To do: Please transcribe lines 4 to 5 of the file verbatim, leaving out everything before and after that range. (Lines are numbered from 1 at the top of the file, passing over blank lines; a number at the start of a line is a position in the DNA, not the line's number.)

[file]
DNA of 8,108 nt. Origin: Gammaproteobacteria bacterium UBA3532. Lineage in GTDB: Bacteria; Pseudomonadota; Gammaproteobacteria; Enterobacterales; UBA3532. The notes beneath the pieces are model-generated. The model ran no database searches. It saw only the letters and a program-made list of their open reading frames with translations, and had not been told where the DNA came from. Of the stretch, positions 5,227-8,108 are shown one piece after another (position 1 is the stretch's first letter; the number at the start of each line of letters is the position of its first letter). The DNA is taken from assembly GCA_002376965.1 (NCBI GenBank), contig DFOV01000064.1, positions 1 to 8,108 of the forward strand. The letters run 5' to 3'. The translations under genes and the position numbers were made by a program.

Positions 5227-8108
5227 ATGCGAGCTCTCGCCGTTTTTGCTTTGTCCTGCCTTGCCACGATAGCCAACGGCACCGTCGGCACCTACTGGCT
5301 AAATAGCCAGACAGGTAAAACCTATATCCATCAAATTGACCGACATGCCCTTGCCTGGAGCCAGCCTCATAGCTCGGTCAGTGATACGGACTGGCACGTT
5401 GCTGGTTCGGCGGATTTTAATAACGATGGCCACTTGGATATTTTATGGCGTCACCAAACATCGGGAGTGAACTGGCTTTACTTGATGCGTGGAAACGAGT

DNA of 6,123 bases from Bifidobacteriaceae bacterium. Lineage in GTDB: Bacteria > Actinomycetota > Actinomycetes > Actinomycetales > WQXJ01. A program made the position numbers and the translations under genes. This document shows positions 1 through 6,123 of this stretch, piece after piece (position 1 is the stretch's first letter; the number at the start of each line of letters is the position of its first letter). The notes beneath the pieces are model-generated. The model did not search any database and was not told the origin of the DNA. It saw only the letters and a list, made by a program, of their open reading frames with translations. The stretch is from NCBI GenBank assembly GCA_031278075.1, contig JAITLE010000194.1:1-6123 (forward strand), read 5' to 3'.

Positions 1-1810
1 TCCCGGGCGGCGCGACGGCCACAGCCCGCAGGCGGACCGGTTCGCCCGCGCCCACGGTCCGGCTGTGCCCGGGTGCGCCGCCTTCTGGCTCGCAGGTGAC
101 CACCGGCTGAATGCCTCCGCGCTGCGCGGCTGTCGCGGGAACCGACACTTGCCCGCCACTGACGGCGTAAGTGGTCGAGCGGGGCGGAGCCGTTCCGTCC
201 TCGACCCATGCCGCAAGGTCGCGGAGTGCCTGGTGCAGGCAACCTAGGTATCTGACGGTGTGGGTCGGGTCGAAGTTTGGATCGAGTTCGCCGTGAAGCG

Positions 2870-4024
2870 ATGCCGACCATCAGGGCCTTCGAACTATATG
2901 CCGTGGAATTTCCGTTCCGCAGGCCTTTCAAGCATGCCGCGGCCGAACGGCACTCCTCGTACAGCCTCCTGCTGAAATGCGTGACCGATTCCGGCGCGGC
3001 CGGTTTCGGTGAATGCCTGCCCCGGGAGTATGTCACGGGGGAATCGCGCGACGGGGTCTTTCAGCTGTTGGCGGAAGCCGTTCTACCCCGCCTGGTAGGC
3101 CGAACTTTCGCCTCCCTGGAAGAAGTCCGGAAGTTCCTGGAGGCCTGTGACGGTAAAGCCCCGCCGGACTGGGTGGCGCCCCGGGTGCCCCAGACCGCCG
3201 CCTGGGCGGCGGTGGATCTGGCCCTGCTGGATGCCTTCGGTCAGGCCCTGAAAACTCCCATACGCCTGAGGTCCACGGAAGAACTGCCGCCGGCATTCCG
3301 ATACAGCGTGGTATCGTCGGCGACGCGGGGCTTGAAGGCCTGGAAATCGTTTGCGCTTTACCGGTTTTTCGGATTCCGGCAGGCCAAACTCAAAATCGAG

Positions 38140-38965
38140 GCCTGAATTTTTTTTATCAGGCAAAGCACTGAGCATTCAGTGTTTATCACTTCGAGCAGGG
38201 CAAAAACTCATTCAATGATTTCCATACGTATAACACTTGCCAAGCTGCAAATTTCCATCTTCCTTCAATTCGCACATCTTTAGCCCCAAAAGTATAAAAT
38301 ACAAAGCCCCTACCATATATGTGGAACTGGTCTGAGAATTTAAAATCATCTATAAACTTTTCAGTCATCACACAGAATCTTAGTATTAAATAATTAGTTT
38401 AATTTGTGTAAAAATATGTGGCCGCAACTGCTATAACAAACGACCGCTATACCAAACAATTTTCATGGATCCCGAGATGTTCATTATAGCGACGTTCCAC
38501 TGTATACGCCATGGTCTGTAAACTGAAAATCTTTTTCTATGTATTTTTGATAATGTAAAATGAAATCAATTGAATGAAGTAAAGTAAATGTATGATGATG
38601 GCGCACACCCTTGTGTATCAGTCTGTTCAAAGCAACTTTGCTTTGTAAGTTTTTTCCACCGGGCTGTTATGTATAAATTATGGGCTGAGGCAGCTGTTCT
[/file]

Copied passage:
5301 AAATAGCCAGACAGGTAAAACCTATATCCATCAAATTGACCGACATGCCCTTGCCTGGAGCCAGCCTCATAGCTCGGTCAGTGATACGGACTGGCACGTT
5401 GCTGGTTCGGCGGATTTTAATAACGATGGCCACTTGGATATTTTATGGCGTCACCAAACATCGGGAGTGAACTGGCTTTACTTGATGCGTGGAAACGAGT